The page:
My first experience learning yoga began with my mom’s old yoga video tape that remained unopened until I discovered it one summer day. Stuck inside from a heat wave that summer, my 12-year-old self went rummaging through video tapes to cure my boredom.
The yoga video grabbed my attention as I glared at the woman bent like a V in the air— doing the boat pose.
Her limbs looked so strong and firm, I wanted to be as confident as she appeared to be. So, I popped the tape in, threw on some leggings, and began to fall in love with yoga.
I watched that video over and over again. I found more yoga videos at yard sales, and I began to meditate as well.
Over the years I kept coming back to yoga—it has been a part of me since that hazy day. I wouldn’t be who I am today without it because of the life lessons I learned from yoga.
Slow Down and Take in Life
The best yoga asana is the one where you lose time. The moment where your entire body is aligned with your mind.
You feel oneness with the world and wholeness within yourself. It is only when you take the time to align both body and mind that you get to the spirit level. This is the level where you live in the moment, free from triviality and truly enjoy your profound existence.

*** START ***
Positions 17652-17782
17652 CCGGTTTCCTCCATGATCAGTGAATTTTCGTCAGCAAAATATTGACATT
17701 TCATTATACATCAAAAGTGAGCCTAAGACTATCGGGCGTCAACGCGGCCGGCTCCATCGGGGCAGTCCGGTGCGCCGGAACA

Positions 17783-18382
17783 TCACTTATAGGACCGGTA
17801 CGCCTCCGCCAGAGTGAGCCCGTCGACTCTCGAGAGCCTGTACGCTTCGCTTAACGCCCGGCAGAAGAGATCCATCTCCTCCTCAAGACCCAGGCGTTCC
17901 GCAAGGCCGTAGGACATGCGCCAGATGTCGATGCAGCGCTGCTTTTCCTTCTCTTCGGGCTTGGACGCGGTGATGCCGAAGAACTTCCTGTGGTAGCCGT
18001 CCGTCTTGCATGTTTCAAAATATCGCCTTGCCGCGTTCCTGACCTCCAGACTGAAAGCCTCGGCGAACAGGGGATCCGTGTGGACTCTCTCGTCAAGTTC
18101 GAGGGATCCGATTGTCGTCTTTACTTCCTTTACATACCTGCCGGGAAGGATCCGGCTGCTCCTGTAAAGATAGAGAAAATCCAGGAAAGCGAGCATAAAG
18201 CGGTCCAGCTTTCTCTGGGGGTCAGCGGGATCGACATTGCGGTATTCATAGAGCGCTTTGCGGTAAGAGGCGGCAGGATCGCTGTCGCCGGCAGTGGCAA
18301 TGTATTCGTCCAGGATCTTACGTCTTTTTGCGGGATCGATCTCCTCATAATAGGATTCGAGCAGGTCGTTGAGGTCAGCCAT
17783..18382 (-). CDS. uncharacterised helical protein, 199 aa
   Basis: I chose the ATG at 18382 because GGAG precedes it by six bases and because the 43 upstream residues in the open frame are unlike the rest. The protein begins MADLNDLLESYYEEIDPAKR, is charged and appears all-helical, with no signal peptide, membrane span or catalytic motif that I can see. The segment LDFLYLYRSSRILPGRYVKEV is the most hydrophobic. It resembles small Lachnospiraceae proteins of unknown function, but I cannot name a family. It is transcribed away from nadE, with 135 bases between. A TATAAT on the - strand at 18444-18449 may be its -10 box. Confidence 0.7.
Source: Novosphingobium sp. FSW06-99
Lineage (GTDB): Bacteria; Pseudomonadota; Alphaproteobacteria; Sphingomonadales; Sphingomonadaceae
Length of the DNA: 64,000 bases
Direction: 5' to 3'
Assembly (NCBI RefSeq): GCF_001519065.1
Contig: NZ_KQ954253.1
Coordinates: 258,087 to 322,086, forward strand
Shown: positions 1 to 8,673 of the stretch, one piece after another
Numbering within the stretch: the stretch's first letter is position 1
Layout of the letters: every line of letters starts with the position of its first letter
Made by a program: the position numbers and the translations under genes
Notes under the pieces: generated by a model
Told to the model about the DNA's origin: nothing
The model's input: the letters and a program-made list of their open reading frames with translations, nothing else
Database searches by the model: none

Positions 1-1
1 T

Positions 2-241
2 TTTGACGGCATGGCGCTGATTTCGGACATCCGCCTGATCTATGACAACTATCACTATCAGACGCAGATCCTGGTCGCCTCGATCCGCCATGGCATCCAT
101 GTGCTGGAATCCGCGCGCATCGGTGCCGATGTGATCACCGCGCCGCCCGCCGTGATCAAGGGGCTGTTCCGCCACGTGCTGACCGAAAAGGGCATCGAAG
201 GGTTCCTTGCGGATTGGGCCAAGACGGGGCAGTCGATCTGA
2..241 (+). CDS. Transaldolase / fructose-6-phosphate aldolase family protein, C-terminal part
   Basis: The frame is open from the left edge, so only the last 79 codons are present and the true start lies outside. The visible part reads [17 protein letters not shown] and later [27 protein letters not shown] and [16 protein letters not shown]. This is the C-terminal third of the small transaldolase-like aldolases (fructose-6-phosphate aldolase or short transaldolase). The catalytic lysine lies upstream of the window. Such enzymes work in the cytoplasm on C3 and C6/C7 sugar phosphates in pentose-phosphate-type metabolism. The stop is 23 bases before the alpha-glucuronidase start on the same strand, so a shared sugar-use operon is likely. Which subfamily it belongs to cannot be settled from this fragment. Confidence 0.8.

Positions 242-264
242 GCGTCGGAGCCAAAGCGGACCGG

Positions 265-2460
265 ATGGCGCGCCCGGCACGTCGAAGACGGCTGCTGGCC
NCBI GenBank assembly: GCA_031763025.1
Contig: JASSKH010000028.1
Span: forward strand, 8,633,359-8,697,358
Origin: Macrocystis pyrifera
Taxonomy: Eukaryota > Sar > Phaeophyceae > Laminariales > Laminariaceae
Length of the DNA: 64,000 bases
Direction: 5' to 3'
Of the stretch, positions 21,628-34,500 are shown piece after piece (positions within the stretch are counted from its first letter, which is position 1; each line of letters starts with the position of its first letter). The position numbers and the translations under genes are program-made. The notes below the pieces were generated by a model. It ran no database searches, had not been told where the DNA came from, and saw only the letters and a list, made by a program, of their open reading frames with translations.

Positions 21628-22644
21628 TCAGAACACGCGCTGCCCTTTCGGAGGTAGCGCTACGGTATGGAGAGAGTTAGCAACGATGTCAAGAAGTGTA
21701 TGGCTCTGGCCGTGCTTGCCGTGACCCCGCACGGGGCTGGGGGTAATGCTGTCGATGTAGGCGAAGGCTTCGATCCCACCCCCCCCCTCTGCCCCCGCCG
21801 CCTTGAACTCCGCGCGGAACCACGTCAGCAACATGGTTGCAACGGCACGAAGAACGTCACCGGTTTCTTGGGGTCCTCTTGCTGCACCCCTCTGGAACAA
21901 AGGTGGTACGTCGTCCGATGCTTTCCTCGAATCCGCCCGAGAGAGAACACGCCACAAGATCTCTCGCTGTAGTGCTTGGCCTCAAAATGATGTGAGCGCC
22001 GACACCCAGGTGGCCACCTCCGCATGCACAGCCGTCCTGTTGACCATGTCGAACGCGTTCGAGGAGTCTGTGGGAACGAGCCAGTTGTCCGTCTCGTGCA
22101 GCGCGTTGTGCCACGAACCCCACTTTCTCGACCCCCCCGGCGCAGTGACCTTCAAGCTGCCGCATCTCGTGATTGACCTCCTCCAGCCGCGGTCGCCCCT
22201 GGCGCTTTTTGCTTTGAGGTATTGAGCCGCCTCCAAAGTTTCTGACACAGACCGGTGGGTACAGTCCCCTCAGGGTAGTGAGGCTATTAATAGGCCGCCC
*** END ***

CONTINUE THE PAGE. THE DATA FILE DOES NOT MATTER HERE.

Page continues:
Do Not Compare Yourself to Others
Yoga is personal. There are different types of yoga and various benefits of yoga for a reason.
Some people will use yoga for weight loss, stress relief, back pain or other injuries while others use yoga as a means of exercise to gain strength and flexibility.
The uses and benefits of yoga are vast. So, there is no one way or reason to practice yoga. There are no belts or trophies to be won. Yoga is for you only—you get out of it what you put in.
That is why the focus should never be on “how can I be as good as another yogi.” It should be “how can I make myself a better person through my yoga practice.”
Exercising the Mind is Just as Important as the Body
Not only can meditation relieve stress, it also can be used to increase concentration and memory because yoga improves blood circulation t and promotes balance and focus.
I found that deep stretching and breathing gave me energy as well as increased my alertness more so than a day in the gym or playing traditional sports. It was the combination of mental stimulation and relaxation that increased my awareness of both the mind and body and my flow of energy.
Everything in Moderation
Pranayama breathing exercises not only teaches you the importance of each breath, it also shows you your limitations.
Each inhale must eventual lead to an exhale—for every action there is an equally opposing reaction (yes, I just dropped some physics).
So, in yoga just as in life (and physics), there are consequences for pushing your boundaries. That means it is essential to be patient with yourself. Begin yoga without an end in mind because yoga is not a destination it is the present moment.